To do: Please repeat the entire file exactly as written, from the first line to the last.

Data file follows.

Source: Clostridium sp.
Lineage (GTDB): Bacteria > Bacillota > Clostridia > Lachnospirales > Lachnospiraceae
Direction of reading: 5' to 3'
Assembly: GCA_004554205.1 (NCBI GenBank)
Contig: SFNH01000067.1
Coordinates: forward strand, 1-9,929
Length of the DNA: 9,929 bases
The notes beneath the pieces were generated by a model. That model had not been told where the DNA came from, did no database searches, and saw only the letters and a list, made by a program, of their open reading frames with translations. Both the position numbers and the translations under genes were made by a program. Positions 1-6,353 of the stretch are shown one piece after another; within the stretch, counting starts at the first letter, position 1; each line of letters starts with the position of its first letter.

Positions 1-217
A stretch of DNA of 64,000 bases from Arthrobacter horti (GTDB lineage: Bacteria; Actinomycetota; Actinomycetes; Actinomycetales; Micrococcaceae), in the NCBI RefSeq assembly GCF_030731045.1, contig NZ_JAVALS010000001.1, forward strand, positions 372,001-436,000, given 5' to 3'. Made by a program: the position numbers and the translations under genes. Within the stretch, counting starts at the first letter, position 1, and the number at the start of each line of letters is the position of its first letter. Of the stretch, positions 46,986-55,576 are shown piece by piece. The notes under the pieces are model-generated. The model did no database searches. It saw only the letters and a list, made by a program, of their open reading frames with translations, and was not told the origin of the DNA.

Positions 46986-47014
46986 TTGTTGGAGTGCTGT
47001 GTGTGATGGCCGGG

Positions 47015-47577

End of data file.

Source: Clostridium sp.
Lineage (GTDB): Bacteria > Bacillota > Clostridia > Lachnospirales > Lachnospiraceae
Direction of reading: 5' to 3'
Assembly: GCA_004554205.1 (NCBI GenBank)
Contig: SFNH01000067.1
Coordinates: forward strand, 1-9,929
Length of the DNA: 9,929 bases
The notes beneath the pieces were generated by a model. That model had not been told where the DNA came from, did no database searches, and saw only the letters and a list, made by a program, of their open reading frames with translations. Both the position numbers and the translations under genes were made by a program. Positions 1-6,353 of the stretch are shown one piece after another; within the stretch, counting starts at the first letter, position 1; each line of letters starts with the position of its first letter.

Positions 1-217
A stretch of DNA of 64,000 bases from Arthrobacter horti (GTDB lineage: Bacteria; Actinomycetota; Actinomycetes; Actinomycetales; Micrococcaceae), in the NCBI RefSeq assembly GCF_030731045.1, contig NZ_JAVALS010000001.1, forward strand, positions 372,001-436,000, given 5' to 3'. Made by a program: the position numbers and the translations under genes. Within the stretch, counting starts at the first letter, position 1, and the number at the start of each line of letters is the position of its first letter. Of the stretch, positions 46,986-55,576 are shown piece by piece. The notes under the pieces are model-generated. The model did no database searches. It saw only the letters and a list, made by a program, of their open reading frames with translations, and was not told the origin of the DNA.

Positions 46986-47014
46986 TTGTTGGAGTGCTGT
47001 GTGTGATGGCCGGG

Positions 47015-47577